It’s one of the more ridiculous rumors we’ve heard in a while: Apple is teaming up with Zeiss to create augmented-reality glasses that will be unveiled later this year, according to long-time tech blogger Robert Scoble.
Google failed to turn Google Glass into a viable mainstream product, but Apple thinks it knows something the search giant doesn’t — based on a new report claiming that Apple is exploring a similar foray into “digital glasses.”
After Google released a limited number of Google Glass devices to eager beta testers a few years back, I found myself one day sitting next to a kid in a coffee shop wearing one.
I waited for the jerking gestures of his head to pause to ask him how he liked this much-hyped future of personal computing. He loved it but wondered if people would ever stop worrying about whether he was covertly filming them.
Microsoft today announced that it’s opening up its HoloLens platform to third-parties — and it has a crazy new ad to celebrate.
The three-minute clip showcases some of HoloLens’ insane capabilities, like turning an old warehouse into a shoe store, putting people from around the world in the same room, and taking you on sublime acid trips without the acid.
Next month, St. Bartholemew’s Hospital in London will live-stream an operation, letting anyone with virtual-reality goggles see the procedure from any angle.
Dr. Shafi Ahmed, the colorectal and laparoscopic surgeon who will perform the surgery, has broadcast from the O.R. before using Google Glass. But this will be the first time a stream will include 360-degree video that will let viewers observe from any angle.
“You’ll be with me in the operating theater,” he said.
The iPhone may have fundamentally changed Google’s plans for its Android smartphone platform, but according to Google’s design chief, the iOS homescreen layout — consisting of grids of apps icons — is disappointingly stagnant.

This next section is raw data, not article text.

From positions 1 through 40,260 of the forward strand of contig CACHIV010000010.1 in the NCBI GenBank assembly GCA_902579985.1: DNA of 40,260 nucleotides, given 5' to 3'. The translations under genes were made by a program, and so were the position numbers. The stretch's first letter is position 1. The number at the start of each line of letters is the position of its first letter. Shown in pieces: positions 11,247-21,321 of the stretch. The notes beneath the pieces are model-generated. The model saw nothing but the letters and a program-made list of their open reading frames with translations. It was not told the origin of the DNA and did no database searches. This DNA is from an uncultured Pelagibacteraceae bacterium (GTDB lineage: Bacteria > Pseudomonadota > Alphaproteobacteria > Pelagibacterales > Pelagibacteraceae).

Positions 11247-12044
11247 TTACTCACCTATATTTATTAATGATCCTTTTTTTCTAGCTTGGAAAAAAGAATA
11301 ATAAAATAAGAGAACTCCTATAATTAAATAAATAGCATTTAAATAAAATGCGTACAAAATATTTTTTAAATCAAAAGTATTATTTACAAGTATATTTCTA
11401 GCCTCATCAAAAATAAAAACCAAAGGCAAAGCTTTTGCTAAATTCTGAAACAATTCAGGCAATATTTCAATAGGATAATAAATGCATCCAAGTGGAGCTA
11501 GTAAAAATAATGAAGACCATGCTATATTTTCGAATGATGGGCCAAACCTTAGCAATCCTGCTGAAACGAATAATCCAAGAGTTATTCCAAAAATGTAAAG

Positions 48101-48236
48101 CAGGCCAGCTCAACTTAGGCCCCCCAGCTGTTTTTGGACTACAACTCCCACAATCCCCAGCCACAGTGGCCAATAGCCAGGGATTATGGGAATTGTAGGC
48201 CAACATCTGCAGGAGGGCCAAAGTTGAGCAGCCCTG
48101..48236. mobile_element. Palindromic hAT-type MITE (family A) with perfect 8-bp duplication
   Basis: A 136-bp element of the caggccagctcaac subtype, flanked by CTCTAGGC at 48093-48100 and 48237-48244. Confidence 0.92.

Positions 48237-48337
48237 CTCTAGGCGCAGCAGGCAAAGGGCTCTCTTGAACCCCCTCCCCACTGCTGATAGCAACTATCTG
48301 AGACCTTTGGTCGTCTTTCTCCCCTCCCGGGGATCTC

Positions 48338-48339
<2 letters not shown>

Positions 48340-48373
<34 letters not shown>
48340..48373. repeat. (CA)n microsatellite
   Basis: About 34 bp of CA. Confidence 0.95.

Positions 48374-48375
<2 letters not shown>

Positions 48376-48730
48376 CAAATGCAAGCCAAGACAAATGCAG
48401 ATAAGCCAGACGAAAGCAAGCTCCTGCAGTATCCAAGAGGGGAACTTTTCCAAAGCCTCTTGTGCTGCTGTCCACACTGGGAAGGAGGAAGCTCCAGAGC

“[The iPhone] crystallised a lot of other things that were kind of stayed even by that point, like the rows of icons, which don’t scale very well,” Matias Duarte, Google’s vice president of design, told Wired. “This idea of a tiny grid that you manually curate starts to feel very heavy and burdensome.”
The FCC has given us our first glimpse at Google’s next-generation Glass headset today, thanks to a public filing that includes detailed photos of the new glasses aimed at enterprise.
Tony Fadell was put in charge of redesigning Google Glass into something non-nerds would actually want to wear, and based on the FCC’s images, it looks like his team has done just that. Not only is the new Google Glass slimmer and durable, it also touts a bigger display prism while packing a hinge that will allow wearers to fold it up during travel.
We still don’t know when or if Google will officially announce the headset, but based on the FCC documents, it appears that the device is nearly ready to launch.
Microsoft’s new HoloLens project has shown the tech world where the future of augmented reality might lead, and according to a Wall Street analyst, Apple is making moves to catch up with its own AR product.
Piper Jaffray analyst Gene Munster reports that Apple has poached Microsoft’s lead HoloLens audio engineer — and that there are other signs Cupertino is assembling an AR team.
Like every other company, Apple and Google have had their share of highs and lows in the past — but one thing that’s for sure is that neither of them can keep going from strength-to-strength indefinitely; they’ll both stumble at some point in the future.
But which will be the first to take a tumble?
Join us in this week’s Friday Night Fight between Cult of Androidand Cult of Mac as we battle it out over that very question!